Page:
KT: You made headlines a few years ago with your Ottawa anthem Capcity and since then you’ve also been a speaker at local elementary schools with the Majic 100 No More Bullies tour. We want to learn more about your latest project with the Ottawa Senators, but maybe you can provide us with a bit of backstory about your relationship with the Sens to start things off. Because this is not the first video you’ve done for them, right? Can you tell us how this all began?
Peter Joynt: This is it is my third song for the Ottawa Senators organization, and in my opinion, it’s my best yet. It all started back in 2011 when I released Capcity.
That song landed me on the front page of the Ottawa Citizen. The next day I was contacted by the Senators’ Director of Game Entertainment, Glen Gower, to whom I owe so much for my current success. He said he loved the positive nature of my song and wondered if I could write a Sens version. I was in! Not only was this a big step for me as an artist, but I’m also a HUGE Sens fan. I wrote the song and cut the video myself. They played it at every Sens home game during the 2011-2012 season. I even did a Playoff version for their run in 2012. It was such a thrill for me to work with the Sens and be featured so prominently at games and in the community. That year remains one of the best in my life. I had a song with the Sens, I won the car in Tim Horton’s RRROLLUP contest and I got married to my unbelievable wife, Marj.
The next year was the NHL lockout (2012-2013). I wasn’t expecting a callback from the Sens. But sure enough, when it was determined that the lockout was going to end, I was asked to write another song. Ready for More played at all the home games, and I got to perform it at a couple of functions, like the Sens Soiree.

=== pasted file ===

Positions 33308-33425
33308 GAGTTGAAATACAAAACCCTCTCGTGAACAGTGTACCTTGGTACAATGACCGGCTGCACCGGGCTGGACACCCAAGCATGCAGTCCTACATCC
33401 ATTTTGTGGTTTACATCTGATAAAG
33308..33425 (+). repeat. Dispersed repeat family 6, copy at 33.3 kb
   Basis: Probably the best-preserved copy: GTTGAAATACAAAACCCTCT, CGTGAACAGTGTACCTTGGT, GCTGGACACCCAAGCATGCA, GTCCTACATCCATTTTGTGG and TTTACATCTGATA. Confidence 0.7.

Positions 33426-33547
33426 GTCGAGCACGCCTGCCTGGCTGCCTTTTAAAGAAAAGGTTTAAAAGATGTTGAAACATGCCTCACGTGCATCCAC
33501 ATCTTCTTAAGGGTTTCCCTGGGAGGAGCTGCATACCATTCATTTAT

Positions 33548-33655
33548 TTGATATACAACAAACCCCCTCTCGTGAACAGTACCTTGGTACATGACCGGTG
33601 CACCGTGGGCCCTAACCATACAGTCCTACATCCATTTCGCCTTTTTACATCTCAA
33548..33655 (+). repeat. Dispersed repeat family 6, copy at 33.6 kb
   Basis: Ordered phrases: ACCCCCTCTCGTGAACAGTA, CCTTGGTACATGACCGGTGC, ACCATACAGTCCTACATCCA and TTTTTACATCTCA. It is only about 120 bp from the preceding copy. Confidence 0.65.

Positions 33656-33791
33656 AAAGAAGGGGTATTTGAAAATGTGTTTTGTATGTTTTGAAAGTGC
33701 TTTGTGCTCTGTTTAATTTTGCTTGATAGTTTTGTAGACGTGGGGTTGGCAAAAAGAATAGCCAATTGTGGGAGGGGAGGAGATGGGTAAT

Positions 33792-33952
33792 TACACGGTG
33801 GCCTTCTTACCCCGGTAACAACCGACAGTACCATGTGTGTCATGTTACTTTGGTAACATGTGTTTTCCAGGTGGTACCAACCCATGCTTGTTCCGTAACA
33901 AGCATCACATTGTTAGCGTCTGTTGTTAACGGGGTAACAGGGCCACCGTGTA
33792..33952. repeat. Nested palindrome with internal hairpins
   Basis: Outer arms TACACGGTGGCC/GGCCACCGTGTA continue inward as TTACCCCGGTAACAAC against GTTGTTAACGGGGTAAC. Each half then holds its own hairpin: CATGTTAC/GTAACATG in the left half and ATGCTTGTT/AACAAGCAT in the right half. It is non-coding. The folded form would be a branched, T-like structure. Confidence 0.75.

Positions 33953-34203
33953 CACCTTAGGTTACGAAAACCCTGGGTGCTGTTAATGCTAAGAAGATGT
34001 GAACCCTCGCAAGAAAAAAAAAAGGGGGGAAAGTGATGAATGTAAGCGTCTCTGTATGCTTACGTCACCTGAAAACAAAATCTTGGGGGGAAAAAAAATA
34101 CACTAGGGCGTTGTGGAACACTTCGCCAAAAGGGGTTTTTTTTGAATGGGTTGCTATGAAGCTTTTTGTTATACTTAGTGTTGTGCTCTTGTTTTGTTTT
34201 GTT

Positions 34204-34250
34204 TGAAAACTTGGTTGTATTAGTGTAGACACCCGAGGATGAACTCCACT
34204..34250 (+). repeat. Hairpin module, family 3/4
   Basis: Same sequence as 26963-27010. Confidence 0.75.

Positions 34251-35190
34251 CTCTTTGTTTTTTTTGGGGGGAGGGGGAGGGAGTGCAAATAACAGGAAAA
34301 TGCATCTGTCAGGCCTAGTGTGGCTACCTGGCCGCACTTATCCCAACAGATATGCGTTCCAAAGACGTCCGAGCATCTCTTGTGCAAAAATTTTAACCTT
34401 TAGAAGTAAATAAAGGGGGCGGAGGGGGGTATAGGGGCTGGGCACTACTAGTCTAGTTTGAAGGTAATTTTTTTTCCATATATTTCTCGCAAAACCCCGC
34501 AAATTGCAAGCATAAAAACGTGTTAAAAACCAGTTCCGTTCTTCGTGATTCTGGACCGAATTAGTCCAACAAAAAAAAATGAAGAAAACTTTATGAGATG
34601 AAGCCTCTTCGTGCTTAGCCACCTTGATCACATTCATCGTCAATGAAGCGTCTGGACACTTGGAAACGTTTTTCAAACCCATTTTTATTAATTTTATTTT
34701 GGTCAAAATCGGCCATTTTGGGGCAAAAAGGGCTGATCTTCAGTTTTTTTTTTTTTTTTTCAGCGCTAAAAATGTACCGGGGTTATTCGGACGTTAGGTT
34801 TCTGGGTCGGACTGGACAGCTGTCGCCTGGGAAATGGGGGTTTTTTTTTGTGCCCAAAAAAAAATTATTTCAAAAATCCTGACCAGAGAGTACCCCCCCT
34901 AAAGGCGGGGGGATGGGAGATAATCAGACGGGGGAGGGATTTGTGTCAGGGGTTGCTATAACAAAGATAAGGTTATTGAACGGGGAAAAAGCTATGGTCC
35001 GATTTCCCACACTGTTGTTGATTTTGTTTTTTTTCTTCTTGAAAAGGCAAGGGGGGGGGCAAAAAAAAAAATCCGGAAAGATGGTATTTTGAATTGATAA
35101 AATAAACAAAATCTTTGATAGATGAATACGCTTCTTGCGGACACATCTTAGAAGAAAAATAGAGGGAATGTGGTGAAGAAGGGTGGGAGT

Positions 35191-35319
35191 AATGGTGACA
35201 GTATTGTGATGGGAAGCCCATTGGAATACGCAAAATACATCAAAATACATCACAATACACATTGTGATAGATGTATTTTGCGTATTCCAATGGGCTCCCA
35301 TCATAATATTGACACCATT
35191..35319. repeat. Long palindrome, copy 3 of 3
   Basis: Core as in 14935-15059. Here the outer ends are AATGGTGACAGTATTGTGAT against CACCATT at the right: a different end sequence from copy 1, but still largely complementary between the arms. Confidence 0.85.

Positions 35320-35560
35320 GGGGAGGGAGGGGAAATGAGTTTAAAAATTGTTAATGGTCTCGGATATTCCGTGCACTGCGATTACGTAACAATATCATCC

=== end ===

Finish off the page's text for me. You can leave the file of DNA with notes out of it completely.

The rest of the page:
My contact at the Sens, Glen Gower, moved on from the organization to start a new career and I was left to my own devices for the 2013-2014 NHL season. But at the same time, my school appearances were ramping up. (I speak regularly at schools about stuttering, rapping, and resiliency). This activity, and a new anti-bullying video (What I Do), caught the eye of Sens PA Announcer and Radio Host, Stuntman Stu. Stu and the gang from Majic100 invited me to join their #NoMoreBullies tour. Eventually Stu started pestering the new Director of Game Entertainment, and said “You HAVE TO get Peter Joynt back to do another song.” Sure enough, I got a message asking for a song for the upcoming season.
I knew I wanted to make the song dynamic and incorporate students from the schools I speak at. So for the following two #NoMoreBullies school visits, I recorded a gym full of kids yelling “Go Sens Go,” which was worked into the song. I submitted it with a pitch video, and they loved it.
It’s played on the big screen at every home game just before the players skate out of the tunnel and between the 3rd and Overtime when games go into OT. I never thought my run with the Sens would last this long. So I’m enjoying every minute of it. It’s such a thrill to be involved with my favourite hockey team.
KT: Can you describe your work process, for all of the aspiring artists out there?
PJ: I’ve been writing rhymes for about 15 years. In that time, I’ve honed my skills and my writing process quite a bit. Usually, I start with a topic, and try to think of clever rhymes on that topic. I jot them down whenever and wherever I think of them. If I’m at home, I’ll write them on sticky notes, write them in the notes section on my phone, or write them on a scratchpad on my computer. I actually do my best “writing” in the car. Driving is when I do my best thinking. I record my rhymes as voice memos, and later transcribe them on my computer.
Once I have a pile of rhymes to work with, I start stringing them together. It’s like a big puzzle, where each line has to flow into the next. That’s from a breathing and rhythm perspective and from a content perspective. It has to sound like they were all written in the same sitting. Flow is so important when writing hip-hop.